I say, why not a BIG article to let everyone know he
Is coming to the campus so that they will be able to
hear a good speaker for a change?
Just Wondering
Greek Academic Excellence
Dear Editor,
I have to commend your support of academic excel
lence, but I do differ with you in your application of the
idea to the sorority and fraternity system as expressed in
your editorial March 3.
Can it possibly be that you really believe that academic
excellence of the Greek system should be achieved Dy
merely eliminating someone who might adversely affect
a grade point average? Can it be that you really believe
they would have anything to be proud of if their average
happens to be above the all University average if they
arrive there by merely eliminating people from their
membership? Can it be that you really equate grade point
average with the real meaning of academic excellence?
It seems to me that when we talk about academic excel
lence we are referring to performance not selection. We
can best consider the matter of scholarship by assuring
ourselves that fraternity programs place proper emphasis
on academic achievement. They can work toward the
maximum performance of each individual by eliminating
deterrents to fine performance. Then and only then can
the Greek system pride itself on a grade point average
that is above someone elses.
As to your second reason, I'm afraid I don't even
follow. Why isn't a student in good standing in the Univer
sity entitled to the benefits of membership in a fraternity
if that is what he wants? You try to relate your argument
about a 2.00 average to scholastic probation when we
could just as easily relate it to graduation requirements.
If a 2.00 average qualifies one for a degree from the
University why is it not good enough to qualify him for
membership in a fraternal group? I think you need to
remember that it is grades below a 2.00 that are of a
probationary nature, not a 2.00 itself.
Let's support together the idea of academic excellence
for it is certainly laudable. But let us hope that fraternities,
residence halls, activity groups and best of all individual
students place worth on this as it reflects the learning
process and the qualities of true scholarship. Aspiration
toward any given grade point average based on anything
other 'than performance and realization of the best of
scholarly achievement by all individuals seems false
Helen A. Snyder
Dean of Women
On Platform Planks
Dear Editor,
I would like to congratulate the new members of the
AWS Board. But just remember, ladies, platform planks
are no good unless something is built with them.
Big Sister
Attack on Apathy
Dear Editor,
In keeping with your attack on apathy, I would like to
point out the apathy and defeatism shown by columnists
Partsch and Pokorny.
Pokorny, who has never said anything good about
anyone, is a good example of apathy, and Partsch, who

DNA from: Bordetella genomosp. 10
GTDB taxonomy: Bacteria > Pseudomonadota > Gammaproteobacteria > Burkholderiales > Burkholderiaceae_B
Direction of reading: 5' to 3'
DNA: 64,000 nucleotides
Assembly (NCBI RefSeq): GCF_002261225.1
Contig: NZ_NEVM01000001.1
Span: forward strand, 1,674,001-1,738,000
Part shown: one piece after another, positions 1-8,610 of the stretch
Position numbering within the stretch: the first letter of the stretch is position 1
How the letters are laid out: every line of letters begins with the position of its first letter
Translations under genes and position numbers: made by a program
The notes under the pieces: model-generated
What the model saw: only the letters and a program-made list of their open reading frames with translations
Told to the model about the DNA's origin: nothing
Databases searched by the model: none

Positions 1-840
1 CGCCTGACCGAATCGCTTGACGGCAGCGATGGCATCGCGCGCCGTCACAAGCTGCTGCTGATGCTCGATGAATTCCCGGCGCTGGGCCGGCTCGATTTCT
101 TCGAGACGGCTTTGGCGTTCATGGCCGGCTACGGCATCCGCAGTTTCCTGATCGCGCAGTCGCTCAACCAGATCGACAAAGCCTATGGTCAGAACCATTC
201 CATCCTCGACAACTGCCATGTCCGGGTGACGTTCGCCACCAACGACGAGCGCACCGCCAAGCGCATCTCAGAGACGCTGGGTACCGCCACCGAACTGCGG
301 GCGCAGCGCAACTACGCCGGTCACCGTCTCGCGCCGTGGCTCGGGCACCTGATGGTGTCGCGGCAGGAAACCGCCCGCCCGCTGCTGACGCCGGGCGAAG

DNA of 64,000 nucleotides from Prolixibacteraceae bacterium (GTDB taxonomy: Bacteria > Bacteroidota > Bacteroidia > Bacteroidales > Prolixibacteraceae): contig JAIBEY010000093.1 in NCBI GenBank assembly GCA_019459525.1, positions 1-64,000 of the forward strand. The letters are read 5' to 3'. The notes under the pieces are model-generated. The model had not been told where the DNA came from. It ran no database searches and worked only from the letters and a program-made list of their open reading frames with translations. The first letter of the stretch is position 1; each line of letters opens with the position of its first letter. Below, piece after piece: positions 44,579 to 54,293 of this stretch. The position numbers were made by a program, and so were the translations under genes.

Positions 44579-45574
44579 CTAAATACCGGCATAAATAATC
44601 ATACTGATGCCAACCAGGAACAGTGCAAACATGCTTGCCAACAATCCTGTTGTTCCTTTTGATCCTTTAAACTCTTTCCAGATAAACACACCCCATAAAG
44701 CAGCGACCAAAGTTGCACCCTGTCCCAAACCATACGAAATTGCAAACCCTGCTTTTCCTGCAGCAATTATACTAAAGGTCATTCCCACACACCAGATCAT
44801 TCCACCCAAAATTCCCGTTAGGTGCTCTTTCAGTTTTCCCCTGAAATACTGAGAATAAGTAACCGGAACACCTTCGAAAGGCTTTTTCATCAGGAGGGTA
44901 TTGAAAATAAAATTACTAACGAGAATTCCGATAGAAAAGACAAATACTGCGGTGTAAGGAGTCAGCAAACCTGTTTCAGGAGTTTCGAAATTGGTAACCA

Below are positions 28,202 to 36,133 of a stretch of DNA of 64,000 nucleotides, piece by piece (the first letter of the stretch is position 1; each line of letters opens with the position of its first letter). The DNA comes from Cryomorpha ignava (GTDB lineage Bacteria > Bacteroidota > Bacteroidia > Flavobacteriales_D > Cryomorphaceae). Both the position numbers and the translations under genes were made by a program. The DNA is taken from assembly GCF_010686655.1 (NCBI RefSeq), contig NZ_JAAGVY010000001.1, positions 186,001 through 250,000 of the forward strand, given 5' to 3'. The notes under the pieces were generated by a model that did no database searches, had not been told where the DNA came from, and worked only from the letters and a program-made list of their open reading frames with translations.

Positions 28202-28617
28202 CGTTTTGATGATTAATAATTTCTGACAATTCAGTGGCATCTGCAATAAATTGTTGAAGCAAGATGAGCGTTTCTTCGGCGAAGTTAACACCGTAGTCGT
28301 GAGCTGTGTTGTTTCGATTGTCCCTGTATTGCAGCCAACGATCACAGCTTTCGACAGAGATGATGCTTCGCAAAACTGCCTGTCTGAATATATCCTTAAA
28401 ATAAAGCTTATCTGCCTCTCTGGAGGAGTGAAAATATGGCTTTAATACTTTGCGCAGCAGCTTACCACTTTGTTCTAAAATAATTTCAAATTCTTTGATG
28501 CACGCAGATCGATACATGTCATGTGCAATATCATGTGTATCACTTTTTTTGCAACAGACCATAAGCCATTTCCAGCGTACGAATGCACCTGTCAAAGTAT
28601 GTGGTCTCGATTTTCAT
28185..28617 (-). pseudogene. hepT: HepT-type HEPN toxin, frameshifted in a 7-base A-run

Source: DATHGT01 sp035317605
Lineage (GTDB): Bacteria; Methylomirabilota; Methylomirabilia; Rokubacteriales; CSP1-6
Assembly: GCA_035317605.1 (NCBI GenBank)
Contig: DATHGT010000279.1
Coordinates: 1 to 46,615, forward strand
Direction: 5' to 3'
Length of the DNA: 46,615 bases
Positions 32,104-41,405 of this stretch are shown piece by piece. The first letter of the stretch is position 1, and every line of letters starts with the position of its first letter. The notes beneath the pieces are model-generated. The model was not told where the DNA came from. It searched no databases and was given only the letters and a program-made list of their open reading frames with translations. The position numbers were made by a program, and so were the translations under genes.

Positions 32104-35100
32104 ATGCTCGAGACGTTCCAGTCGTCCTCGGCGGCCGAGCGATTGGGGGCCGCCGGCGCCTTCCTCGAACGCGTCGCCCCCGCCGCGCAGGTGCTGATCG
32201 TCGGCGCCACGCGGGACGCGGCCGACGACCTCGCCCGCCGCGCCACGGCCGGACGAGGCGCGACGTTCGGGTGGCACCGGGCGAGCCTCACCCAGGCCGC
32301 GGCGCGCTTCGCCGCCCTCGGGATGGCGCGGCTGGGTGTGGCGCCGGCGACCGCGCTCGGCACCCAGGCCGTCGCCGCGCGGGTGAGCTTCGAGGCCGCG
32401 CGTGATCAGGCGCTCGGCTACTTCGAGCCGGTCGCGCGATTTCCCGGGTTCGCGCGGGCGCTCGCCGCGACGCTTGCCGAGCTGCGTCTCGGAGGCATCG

thinks he is the Chancellor or a god, is little better.
Your finest blow against apathy would be the removal
of these writers from your staff.
Judy Washington
Sex Precious Gift
Dear Editor,
In response to the article by Julie Morris flh birth
control pills (March 9th), may I express a hope. My hope
is that the day is coming soon when we will stop using the
threat of pregnancy and venereal disease as clubs to
frighten away extra-marital sex relations. Our society is
struggling to remember the positive reasons for reserving
sex relations for the security of the marriage covenant.
I am looking for the day when our love of families
will lead us to bring our sexual intimacy to marriage as a
precious gift. I don't believe that using the weapon of
ignorance is going to hurry that day.
Duane Hutchinson,
Minister - Director,
Methodist Chapel
A Deplorable Act
Dear Editor,
I don't know whether it is a fad or not but the childish
act of swiping posters off bulletin boards if certainly a
deplorable act. I am referring to the posters that were
literally STOLEN from Abel Hall, the Union. Cather,
Pound, and Selleck. These posters were advertising tha
upcoming Satan and the Saints dance on March 18th at tha
Union Ballroom.
Whoever took these posters ought to have their (?)
kicked. But I must commend them on their choice because
these posters were unique in themselves. The fellows
that worked on them are getting little in return for their
labor because they were up less than a day.
So would those "sticky fingered" people please return
them? It would be very much appreciated by those who
have not had a chance to see them yet.
Social Activities Chairman
David Cook
'Pure Maiden' Leadership
Dear Editor,
Three cheers for the six incumbent sophomore mem
bers who have been unanimously reelected to serve on
AWS Bored, (sick)
My greatest pleasure and solace during the long
lonely nights ahead of me will be the fact that ASW still
has the leadership of the pure maiden who has "never
been inside a man's apartment." Thank the bat-voters for
MB 015